At 11am, June 19th, a kick off and benediction will be held at the Hasbrouck Park playground. This includes a placard dedication in honor of Julia Jackson, the last surviving enslaved woman to live in New Paltz and a revered historian, storyteller and beloved friend of the community. An important announcement will be made as well. Speakers will include: Mayor Tim Rogers, Rev. Jennifer Berry, New Paltz Town Historian Susan Stessin-Cohn, and Albert Cook with a performance by Resisterhood: New Paltz.
Next, join us at Huguenot Street 3 - 7 PM for live, local music and a family-friendly pot-luck or bring-your-own-picnic lunch on the lawn. Light refreshments will be provided.
Other Hudson Valley Programs Happening on Saturday, June 19, 2021
White Plains Juneteenth Heritage, Inc. - Virtual Juneteenth Celebration
The 2021 theme "Preserving Our Legacy", illustrates the historical commitment of those who came before us and our determination to continue to fulfill their legacy. With that imparted, it is of great importance that we achieve our desired objectives which are to better communicate the history and celebration of Juneteenth, gain greater participation from the overall community, educate our youth in the importance of this historical holiday and strengthen funding so that this celebration will continue to thrive.
This virtual program was held on June 12, 2021 and filmed. The program is available online at the White Plains Juneteenth Heritage, Inc. Facebook page.
Slavery in the Hudson Valley
There are lots of great books, articles, and exhibits to explore to learn more about slavery in the Hudson Valley. Links are to purchase. Check your local library collections to borrow.
Long Hammering: Essays of an African American Presence in the Hudson Valley to the 20th Century by A.J. Williams-Myers. Dr. Wiliams-Myers addresses the integral role that African Americans played in every aspect of Hudson Valley society, which historically is the embryo of New York history.
In Defiance: Runaways from Slavery in New York’s Hudson River Valley, 1735-1831 by Susan Stessin-Cohn and Ashley Hurlburt-Biagini. In Defiance documents 607 fugitives from slavery in the 18th and 19th-century Hudson River Valley region of New York State.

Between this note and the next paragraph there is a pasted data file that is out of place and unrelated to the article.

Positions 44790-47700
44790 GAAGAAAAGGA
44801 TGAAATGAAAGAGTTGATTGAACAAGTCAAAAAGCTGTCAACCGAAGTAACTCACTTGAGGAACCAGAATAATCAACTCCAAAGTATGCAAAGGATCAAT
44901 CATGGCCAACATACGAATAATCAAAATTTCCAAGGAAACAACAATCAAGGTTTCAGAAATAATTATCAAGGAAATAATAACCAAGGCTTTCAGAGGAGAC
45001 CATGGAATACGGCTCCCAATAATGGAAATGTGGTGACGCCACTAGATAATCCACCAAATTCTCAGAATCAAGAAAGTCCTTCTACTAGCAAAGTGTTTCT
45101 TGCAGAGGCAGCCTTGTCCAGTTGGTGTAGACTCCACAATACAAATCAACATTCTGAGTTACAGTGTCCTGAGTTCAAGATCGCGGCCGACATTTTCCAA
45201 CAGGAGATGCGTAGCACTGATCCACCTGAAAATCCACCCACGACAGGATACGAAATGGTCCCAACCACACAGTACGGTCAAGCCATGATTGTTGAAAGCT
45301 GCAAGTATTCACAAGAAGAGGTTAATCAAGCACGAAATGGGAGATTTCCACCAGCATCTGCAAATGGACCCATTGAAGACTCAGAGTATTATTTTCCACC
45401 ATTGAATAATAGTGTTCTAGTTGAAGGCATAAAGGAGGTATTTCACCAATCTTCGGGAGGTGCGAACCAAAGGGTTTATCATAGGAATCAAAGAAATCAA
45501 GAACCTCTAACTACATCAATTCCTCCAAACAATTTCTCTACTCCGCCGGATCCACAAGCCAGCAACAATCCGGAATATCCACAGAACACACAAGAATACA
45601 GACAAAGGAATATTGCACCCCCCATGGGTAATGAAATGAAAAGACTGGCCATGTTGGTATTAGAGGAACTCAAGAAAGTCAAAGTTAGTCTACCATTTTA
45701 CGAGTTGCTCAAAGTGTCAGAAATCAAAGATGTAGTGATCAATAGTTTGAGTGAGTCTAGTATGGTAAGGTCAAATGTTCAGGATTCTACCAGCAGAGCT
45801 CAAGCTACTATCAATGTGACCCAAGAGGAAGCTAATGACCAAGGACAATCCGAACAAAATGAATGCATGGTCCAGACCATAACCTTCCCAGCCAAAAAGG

Freedom’s Gardener: James F. Brown, Horticulture, and the Hudson Valley in Antebellum America by Myra B. Young Armstead. James F. Brown escaped slavery in Maryland and became a gardener at Mount Gulian in Beacon, NY. Dr. Armstead uses his diary to illuminate his life and the history of slavery and freedom in the Hudson Valley.
Watch Myra Young Armstead's recorded lecture for the Newburgh Free Library.
Peekskill's African American History: A Hudson Valley Community's Untold Story by John C. Curran. Highlighting African American stories in Peekskill from the American Revolution through to Paul Robeson and the Peekskill Riots of 1949 and beyond.
Slavery and Freedom in the Mid-Hudson Valley by Michael E. Groth. Focusing on the struggle for freedom in the central Hudson Valley prior to the Civil War.
The Kidnapping Club: Wall Street, Slavery, and Resistance on the Eve of the Civil War by Jonathan Daniel Wells. In a rapidly changing New York, two forces battled for the city's soul: the pro-slavery New Yorkers who kept the illegal slave trade alive and well, and the abolitionists fighting for freedom.
Watch a recording of Jonathan Wells' lecture for HRMM.
The Last Slave Ships: New York and the End of the Middle Passage by John Harris outlines how even after the slave trade was made illegal, merchants based in the United States were still sending hundreds of illegal slave ships from American ports to the African coast.
Watch a recording of John Harris' lecture for HRMM.
"Where Slavery Died Hard," Cragsmoor Historical Society (2018)
Historic Hudson Valley has a whole host of videos on slavery in the North, but this video is a good place to start - "Introduction: Stories of Slavery in the Colonial North."
"Hidden History: Slavery in the Hudson Valley" short film by Vassar College.
The Library at the A.J. Williams-Myers African Roots Center works in the Ponckhockie neighborhood and throughout Kingston with community programs, children’s literacy and after school programs, and more, with hundreds of books available. The African Roots Library partners with the Hudson River Maritime Museum in co-hosting the Conference on Black History in the Hudson Valley. You can learn more and donate at africanrootslibrary.org.
The Underground Railroad Education Center in Albany, NY tells the story of Stephen and Harriet Meyers, the Underground Railroad in New York, and its connections to today. The Underground Railroad Education Center is a new partner in the Conference on Black History in the Hudson Valley. You can learn more and donate at undergroundrailroadhistory.org.
TMI Project: Black Stories Matter, also a conference partner – tmiproject.org/blackstoriesmatter
Harambee and the Pine Street African Burial Ground, also a conference partner – harambeekingstonny.org
The African American Historical Society of Rockland County – aahsmuseum.org
The Mid-Hudson Antislavery History Project – pages.vassar.edu/mhantislaveryhistoryproject
The Sadie Peterson Delaney African Roots Library in Poughkeepsie – africanrootslibrary.tripod.com
This is not a comprehensive list, but will hopefully give you a good foundation on the topic of slavery in the Hudson Valley. To contribute other resources to this list, please add to the History Alliance of Kingston's "Black History Collaborative Research Project." For Black history articles on the Hudson River Maritime Museum blog, explore our Black History category. And if you have a Black history story you would like to tell or research you would like to share, please send a proposal in to the Conference on Black History in the Hudson Valley, held this year on Saturday, October 2, 2021.